Hawes retells the story well, with an ear for detail – for instance, that though there was plenty of movement around her, she recalls a distinct silence. But when Hawes went to put her story to paper, something got lost in the translation. She had a promising introduction that captured her sardonic sensibility, about her lack of sympathy for characters in horror films who live in haunted houses but don’t have the smarts to get up and leave before the blood starts flowing.

“‘They deserve to die,’ I always say,” Hawes writes in the opening to “Aspen Haunt.” But the writing went south from there, and when a handful of New York agents turned down the chance to work with her, Hawes understood.

“I put in lines that didn’t move the story forward, that just showed what a clever writer I was. And the ending was weak,” Hawes said in one of her gentler self-criticisms.

But that was more than a decade ago, and it was her first stab at writing. In the years since, Hawes has written several short stories – one, “Eyes of the Seer,” was published in Aspen Sojourner magazine; another, “The Other Half,” was in an issue of Crimestalker. Just as instructive, she turned it up a notch as a reader, paying thorough attention to thrillers by Gerald Browne and Michael Gruber. In the summer of 2010 she returned to her first manuscript, believing there was a story there that deserved another shot. This time the result satisfied her, as she learned to employ portent in the narrative and how to make her writing less cluttered.

“If something doesn’t move the story forward, get rid of it,” she said. “If it’s just cute or clever, it’s not worth it. If it’s just poetic writing, I don’t need that.”

Hawes finished the manuscript in April, got positive feedback from friends, had her sister, Betts, create an appropriately chilling cover image and had several hundred copies printed. The result is a fast-paced story of quirky characters, mysterious happenings in hidden basements, a dead body and plenty of local color. (Hawes notes that the really scary stuff happens in Vail.) Hawes, who has three more novels in various states of completion, including two that feature Jade Baptiste, thinks she has found that place where writing flows effortlessly out of her.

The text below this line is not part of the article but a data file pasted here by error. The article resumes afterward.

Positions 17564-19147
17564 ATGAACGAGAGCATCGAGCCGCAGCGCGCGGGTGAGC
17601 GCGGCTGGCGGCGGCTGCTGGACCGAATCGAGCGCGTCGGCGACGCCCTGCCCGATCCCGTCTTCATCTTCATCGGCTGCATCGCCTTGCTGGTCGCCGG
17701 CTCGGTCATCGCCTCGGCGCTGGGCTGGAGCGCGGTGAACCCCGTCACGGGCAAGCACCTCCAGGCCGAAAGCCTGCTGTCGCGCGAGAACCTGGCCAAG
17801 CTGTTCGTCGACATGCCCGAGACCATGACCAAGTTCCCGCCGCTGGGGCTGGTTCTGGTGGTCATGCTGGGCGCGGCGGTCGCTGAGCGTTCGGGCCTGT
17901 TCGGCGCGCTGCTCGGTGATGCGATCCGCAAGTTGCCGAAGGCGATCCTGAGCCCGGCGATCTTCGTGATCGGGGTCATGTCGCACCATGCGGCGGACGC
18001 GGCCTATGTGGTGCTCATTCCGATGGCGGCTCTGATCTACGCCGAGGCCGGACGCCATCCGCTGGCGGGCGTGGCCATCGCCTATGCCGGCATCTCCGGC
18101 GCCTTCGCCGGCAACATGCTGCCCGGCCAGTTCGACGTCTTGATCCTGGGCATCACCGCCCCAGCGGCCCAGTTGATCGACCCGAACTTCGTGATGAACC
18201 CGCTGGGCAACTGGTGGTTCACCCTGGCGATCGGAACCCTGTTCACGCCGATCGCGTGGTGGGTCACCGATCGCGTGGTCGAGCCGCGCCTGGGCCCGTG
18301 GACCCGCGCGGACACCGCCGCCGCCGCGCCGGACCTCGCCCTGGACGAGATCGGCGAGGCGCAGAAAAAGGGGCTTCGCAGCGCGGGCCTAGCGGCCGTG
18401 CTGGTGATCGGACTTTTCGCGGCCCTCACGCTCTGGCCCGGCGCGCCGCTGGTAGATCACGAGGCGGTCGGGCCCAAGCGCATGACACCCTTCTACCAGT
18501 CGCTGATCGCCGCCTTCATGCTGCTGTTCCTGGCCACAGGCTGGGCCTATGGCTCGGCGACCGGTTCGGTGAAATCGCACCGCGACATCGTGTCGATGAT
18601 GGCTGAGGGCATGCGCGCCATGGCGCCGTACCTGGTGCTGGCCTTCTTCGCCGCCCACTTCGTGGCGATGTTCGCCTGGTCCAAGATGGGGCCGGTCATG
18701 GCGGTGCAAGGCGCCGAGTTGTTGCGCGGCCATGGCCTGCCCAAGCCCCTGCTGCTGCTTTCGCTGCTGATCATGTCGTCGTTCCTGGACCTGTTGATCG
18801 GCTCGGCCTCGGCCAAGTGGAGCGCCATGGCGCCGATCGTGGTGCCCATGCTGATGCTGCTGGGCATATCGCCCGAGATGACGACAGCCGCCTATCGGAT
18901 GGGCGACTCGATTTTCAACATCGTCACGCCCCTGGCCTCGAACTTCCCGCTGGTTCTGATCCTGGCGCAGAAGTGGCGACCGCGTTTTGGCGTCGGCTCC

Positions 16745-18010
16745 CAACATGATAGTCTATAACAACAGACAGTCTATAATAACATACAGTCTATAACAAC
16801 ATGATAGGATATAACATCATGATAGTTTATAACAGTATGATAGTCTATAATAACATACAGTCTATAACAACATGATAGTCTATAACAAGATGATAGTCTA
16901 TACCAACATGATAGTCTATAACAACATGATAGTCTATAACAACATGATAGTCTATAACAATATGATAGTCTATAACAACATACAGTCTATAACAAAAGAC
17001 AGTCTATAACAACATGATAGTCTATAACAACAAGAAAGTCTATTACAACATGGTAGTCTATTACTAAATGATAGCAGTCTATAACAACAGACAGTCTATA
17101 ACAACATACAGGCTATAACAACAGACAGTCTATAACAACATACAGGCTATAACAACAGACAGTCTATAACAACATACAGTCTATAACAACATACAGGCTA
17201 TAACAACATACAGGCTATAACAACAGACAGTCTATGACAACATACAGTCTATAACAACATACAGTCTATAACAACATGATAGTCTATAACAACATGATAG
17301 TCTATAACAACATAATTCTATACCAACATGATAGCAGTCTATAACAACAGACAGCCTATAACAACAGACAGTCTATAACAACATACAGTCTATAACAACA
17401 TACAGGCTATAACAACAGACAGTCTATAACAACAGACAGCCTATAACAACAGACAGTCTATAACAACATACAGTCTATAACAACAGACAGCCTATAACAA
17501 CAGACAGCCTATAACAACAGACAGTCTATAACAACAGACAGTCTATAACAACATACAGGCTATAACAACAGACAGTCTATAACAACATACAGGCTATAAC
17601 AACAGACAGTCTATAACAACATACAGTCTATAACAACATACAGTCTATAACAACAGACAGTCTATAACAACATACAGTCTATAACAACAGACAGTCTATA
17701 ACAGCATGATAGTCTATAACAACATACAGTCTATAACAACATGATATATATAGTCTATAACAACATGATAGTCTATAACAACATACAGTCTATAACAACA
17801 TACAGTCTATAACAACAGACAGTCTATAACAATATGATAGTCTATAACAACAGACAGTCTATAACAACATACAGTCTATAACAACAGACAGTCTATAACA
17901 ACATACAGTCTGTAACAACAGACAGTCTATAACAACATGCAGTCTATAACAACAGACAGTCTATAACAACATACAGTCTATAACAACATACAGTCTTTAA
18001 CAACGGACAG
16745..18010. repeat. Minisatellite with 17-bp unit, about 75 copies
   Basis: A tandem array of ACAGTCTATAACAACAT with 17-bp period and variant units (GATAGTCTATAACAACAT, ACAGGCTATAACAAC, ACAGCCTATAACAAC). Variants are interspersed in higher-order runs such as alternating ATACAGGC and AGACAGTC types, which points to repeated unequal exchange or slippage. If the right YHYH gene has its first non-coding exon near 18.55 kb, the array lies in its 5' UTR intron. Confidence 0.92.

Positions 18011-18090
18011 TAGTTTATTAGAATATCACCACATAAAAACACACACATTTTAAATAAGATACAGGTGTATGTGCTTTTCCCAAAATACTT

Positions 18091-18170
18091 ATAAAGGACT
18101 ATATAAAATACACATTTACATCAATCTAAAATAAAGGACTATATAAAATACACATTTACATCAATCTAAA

“This time, the book just wrote itself,” Hawes, who has book events scheduled Friday at 11:30 a.m. at Clark’s Market and Monday at 5:30 p.m. at Explore Booksellers, both in Aspen, said of “Aspen Haunt,” “I’ll sometimes go back and read this and wonder where it came from.”

Support Local Journalism

Support Local Journalism

Readers around Aspen and Snowmass Village make the Aspen Times’ work possible. Your financial contribution supports our efforts to deliver quality, locally relevant journalism.

Now more than ever, your support is critical to help us keep our community informed about the evolving coronavirus pandemic and the impact it is having locally. Every contribution, however large or small, will make a difference.

Each donation will be used exclusively for the development and creation of increased news coverage.

For tax deductible donations, click here.

Start a dialogue, stay on topic and be civil.
If you don't follow the rules, your comment may be deleted.

User Legend: iconModerator iconTrusted User